John Blood’s first symphony was broadcast by the BBC, with the composer conducting, whilst he was still a school boy in Nottingham. In 1970 he went on to study composition for four years at the Royal Academy of Music with Norman Fulton and Roy Teed where he won the Eric Coates Prize for composition.
After leaving the Academy he continued composing supplementing his income with various jobs ranging from spotting suspicious applications at the Passport Office, furniture-moving, sending expensive books to the landed gentry from Hatchards and even working as a film extra.
He was involved with the inception in 1979 of the British Music Society which led to the composition and performance of many works for their early concert series including Sonatina, Nor’wester Caprice, Dark scenes of winter and From a Railway Carriage.
After help from Eric Crozier and Lady Bliss in 1979 in securing a grant from the Performing Rights Society he was able to write the ballet Little Boy Lost and the concerto for trumpet, oboe and strings, Boreas which was subsequently performed by the Repertoire Orchestra conducted by Ruth Gipps.
Music for St Ives (Brass quintet) was commissioned in 1981 for the St Ives Festival in Cornwall and he has received commissions from many other groups including Brio Brass, the Viente Ensemble, the St Neots Festival and the Hawkshead Summer Music Festival. Bacchanale for 16 horns was commissioned for the 1985 Stratford-Upon-Avon Festival.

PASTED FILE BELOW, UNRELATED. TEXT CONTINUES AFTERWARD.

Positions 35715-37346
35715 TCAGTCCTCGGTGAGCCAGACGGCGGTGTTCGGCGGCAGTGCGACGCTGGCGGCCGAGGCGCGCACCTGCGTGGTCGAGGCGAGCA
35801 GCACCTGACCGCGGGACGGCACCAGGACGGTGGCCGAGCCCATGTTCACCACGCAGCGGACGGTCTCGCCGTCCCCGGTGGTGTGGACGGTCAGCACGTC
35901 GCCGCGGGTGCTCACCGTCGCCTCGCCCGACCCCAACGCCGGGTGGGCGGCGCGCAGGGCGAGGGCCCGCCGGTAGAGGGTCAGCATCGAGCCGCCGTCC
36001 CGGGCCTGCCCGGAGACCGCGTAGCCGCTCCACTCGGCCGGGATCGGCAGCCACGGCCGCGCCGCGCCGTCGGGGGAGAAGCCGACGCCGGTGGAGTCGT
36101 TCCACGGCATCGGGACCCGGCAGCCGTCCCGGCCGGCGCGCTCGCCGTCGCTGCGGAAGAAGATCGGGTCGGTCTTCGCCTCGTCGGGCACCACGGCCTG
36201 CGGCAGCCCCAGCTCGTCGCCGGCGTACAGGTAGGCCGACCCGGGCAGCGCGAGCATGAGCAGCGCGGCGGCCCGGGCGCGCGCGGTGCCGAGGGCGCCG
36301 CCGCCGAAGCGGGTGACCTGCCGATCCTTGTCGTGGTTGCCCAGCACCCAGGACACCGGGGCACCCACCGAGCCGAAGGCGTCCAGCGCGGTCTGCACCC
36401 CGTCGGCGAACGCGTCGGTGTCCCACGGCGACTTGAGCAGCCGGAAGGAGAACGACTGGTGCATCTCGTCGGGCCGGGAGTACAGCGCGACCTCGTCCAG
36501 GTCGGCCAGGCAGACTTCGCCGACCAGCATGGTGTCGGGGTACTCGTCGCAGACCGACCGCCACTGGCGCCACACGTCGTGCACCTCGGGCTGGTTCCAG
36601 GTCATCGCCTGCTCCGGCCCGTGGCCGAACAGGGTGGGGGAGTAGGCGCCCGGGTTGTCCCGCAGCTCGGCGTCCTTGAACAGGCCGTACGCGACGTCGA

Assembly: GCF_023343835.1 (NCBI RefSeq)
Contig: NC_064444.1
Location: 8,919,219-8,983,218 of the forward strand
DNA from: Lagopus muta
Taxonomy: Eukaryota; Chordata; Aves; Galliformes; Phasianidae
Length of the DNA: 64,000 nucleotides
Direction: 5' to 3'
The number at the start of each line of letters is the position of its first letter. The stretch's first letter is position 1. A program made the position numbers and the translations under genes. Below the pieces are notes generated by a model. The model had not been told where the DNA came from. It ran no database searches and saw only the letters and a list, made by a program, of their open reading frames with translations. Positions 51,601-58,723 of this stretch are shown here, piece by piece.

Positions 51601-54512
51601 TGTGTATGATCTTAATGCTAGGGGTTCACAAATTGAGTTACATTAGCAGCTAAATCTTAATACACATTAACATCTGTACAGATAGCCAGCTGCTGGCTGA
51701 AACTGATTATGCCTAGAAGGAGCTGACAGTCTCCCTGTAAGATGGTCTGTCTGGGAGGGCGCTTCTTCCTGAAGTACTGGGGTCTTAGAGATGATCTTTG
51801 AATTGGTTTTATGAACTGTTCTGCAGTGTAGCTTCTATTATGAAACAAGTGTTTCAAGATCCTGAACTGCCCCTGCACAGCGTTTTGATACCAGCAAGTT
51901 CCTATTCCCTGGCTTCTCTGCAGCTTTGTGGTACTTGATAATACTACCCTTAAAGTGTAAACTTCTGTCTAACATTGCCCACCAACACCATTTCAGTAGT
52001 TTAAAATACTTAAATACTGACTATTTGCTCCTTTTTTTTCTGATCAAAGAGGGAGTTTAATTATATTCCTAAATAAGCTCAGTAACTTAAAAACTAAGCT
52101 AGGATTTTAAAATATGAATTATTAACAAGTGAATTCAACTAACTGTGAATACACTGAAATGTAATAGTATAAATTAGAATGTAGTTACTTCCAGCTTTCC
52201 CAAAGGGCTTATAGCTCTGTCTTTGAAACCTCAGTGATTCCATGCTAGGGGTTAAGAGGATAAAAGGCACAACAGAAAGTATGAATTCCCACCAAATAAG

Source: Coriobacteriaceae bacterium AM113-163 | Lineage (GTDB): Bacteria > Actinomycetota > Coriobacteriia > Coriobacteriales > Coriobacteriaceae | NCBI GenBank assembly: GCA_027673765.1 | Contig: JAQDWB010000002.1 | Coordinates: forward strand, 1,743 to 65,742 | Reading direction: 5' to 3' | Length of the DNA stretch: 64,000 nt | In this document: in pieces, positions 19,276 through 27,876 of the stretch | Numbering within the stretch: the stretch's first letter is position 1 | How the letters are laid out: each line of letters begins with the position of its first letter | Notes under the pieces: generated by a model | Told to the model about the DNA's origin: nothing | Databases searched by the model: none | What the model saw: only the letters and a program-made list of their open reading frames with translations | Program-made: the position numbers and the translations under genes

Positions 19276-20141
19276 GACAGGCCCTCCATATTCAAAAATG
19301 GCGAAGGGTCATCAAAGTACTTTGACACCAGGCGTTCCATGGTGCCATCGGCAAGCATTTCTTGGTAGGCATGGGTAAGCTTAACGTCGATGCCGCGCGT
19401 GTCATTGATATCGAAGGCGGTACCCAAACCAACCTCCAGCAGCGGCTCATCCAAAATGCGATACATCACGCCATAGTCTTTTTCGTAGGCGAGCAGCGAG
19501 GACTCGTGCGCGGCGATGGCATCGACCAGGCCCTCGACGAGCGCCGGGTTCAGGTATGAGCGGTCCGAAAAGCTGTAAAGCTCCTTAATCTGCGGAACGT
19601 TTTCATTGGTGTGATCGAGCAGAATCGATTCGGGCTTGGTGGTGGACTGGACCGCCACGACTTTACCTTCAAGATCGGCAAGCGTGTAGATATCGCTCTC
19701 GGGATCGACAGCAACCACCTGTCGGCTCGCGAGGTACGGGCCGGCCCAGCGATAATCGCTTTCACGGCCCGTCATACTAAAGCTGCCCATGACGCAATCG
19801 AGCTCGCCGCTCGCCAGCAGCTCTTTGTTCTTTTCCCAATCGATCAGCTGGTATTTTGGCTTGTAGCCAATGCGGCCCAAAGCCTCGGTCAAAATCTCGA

He has written lots of music for children, including Manton Heights for the inaugural concert of the Bedford Modern School Wind Band, and later The Christmas Express, as well as incidental music for the Tellastory children’s series.
Esterházy Sinfonietta was commissioned by the London-based Esterházy Orchestra for their inaugural concert in the Banqueting House, Whitehall conducted by the composer and it was later recorded and broadcast by the BBC in 1987, with Vernon Handley and the Ulster Orchestra.
The country’s leading virtuoso pianola performer, Michael Broadway, commissioned The Witches of Hawkshead – Tarantella Diabolica which he has played in many concert venues including the Steinway Hall, London and at the 2001 Biennale in Venice.
Stamp-album published in 2001 in Gonzaga Music’s best-selling Teaching Series was chosen as a set book for the 2006 Glasgow Music Festival and, along with his Vegetable Fiesta, as a set work performed during the 2012 Contemporary Keyboard Weekend at the Conservatoire Frédéric Chopin, Paris
Written in 2010, Dungeness, a big four movement piece for cello and piano, was performed by Nicolas Robinson (cello) and the composer as part of Art in Romney Marsh 2010 and with such success that they were invited back to perform it again in 2011.
He has worked for many years as an editor for Novello & Co. Ltd and lives in the East End of London with David, his partner of over forty years. As well as being a long standing member of the London Gay Symphony Orchestra he also loves playing the cello in many other groups and orchestras. He is a happy Tchaikovskyite.